Paul Taylor and Paul Wagg (Editors), Work and Society: Places, Spaces and Identities, 2014, ISBN 978-1-908258-15-1, £12.99.
The original theoretical and empirical studies in this new edited volume, Work and Society: Places, Spaces and Identities, present re-imagining of what work is, how it is undertaken, and the impact of work on people who engage in it. While traditional examinations of work are synonymous with discussions of labour markets, organisational functions and industrial relations, the eight contributions published here for the first time extend our conceptualisation of work to take in less commonly scrutinised activities such as care-giving, gambling and career criminality. This intriguing approach opens up space for an exciting reconsideration of the relationships between work and society, focusing on illegitimate and unvalued occupations, the places where persoanl and professional identities intersect in risky or rewarding ways, and the ideological imperative on all of us - no matter our employments status - to perform as resillient, productive neoliberal subjects with the capacity for work.
This innovative, interdisciplinary volume brings together established and new voices in the fields of sociology, criminology, victimology and political economy to present an accessible intervention in current debates about work in the twenty-first century.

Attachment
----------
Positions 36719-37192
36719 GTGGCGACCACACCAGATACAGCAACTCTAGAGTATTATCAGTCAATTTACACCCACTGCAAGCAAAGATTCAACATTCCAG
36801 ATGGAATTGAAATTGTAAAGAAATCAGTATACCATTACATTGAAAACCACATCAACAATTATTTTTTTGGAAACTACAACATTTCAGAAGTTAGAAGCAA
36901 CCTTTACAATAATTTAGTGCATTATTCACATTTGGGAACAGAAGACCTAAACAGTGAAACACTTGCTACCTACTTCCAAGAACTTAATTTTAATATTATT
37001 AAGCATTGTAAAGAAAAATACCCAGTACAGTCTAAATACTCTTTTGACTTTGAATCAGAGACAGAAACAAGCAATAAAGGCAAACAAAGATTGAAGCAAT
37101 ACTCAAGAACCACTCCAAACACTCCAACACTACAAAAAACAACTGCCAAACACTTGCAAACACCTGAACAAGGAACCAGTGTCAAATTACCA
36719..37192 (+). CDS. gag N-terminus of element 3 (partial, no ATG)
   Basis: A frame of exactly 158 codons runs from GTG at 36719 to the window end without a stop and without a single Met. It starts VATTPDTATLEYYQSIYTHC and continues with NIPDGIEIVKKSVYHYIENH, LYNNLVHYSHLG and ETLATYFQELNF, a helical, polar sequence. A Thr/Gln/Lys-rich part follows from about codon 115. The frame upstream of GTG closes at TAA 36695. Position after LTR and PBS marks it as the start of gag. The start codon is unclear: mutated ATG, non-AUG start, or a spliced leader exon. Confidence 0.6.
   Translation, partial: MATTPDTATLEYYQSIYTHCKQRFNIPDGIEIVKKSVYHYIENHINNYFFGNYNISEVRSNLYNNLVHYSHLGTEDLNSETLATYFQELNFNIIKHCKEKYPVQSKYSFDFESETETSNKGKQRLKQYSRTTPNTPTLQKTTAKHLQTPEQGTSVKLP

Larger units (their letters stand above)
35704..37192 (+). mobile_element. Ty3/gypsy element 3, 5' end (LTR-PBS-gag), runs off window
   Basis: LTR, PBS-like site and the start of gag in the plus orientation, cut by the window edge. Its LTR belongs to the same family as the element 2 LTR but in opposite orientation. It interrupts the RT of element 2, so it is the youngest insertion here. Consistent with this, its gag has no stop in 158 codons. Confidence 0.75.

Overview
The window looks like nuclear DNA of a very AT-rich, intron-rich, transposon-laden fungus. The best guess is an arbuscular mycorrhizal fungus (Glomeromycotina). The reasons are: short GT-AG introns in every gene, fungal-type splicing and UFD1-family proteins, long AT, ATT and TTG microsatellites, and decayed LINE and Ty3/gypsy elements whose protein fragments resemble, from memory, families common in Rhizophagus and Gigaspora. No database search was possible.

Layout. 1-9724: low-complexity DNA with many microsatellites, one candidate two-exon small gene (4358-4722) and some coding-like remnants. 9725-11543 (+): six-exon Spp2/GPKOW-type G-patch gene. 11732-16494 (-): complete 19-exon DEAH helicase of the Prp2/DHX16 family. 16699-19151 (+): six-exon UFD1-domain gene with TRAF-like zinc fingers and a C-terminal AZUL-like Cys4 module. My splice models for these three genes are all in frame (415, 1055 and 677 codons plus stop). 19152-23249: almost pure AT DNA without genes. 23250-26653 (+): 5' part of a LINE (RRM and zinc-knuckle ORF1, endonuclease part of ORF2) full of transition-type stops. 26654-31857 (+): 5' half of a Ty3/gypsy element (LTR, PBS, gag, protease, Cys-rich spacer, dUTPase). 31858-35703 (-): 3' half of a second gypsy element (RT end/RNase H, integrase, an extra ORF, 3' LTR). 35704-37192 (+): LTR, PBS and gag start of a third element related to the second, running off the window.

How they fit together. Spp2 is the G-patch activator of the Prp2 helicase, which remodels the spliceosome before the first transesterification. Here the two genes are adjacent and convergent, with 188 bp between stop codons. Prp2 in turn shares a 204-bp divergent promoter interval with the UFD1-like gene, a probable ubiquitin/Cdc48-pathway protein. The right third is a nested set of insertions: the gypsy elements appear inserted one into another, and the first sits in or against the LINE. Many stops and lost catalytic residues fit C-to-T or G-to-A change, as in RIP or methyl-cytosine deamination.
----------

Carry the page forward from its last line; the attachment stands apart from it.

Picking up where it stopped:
Reconciling Work, Care and Social Justice: Informal Care, Status Inclusion and Self-Empowering Dynamics – Alessandro Pratesi
The Coroner’s Inquest and Visceral Reactions: Considering the Impact of Self-Inflicted Deaths on the Health and Social Care Professional – Karen Corteen, Paul Taylor and Sharon Morley
Soldiers of ‘Choice’? – Ross McGarry
Working Class Gambling Entrepreneurs – Carolyn Downs
‘The Buzz was Every Bit as Good as the Prize, If Not More …’ A Former Career Criminal’s Perspective on Risk – Karen Corteen and Eric Allison
Transformative Learning Experiences in Adult Hard-to-Reach Learners’ Initial Engagement in Learning – Paul Wagg
Work, Resilience and Disability: ‘Cripping’ the Norms – Katherine Runswick-Cole and Dan Goodley
Complexity, Capacity and Cambodia: The Neoliberalisation of Space and Scale – Jonathon Louth
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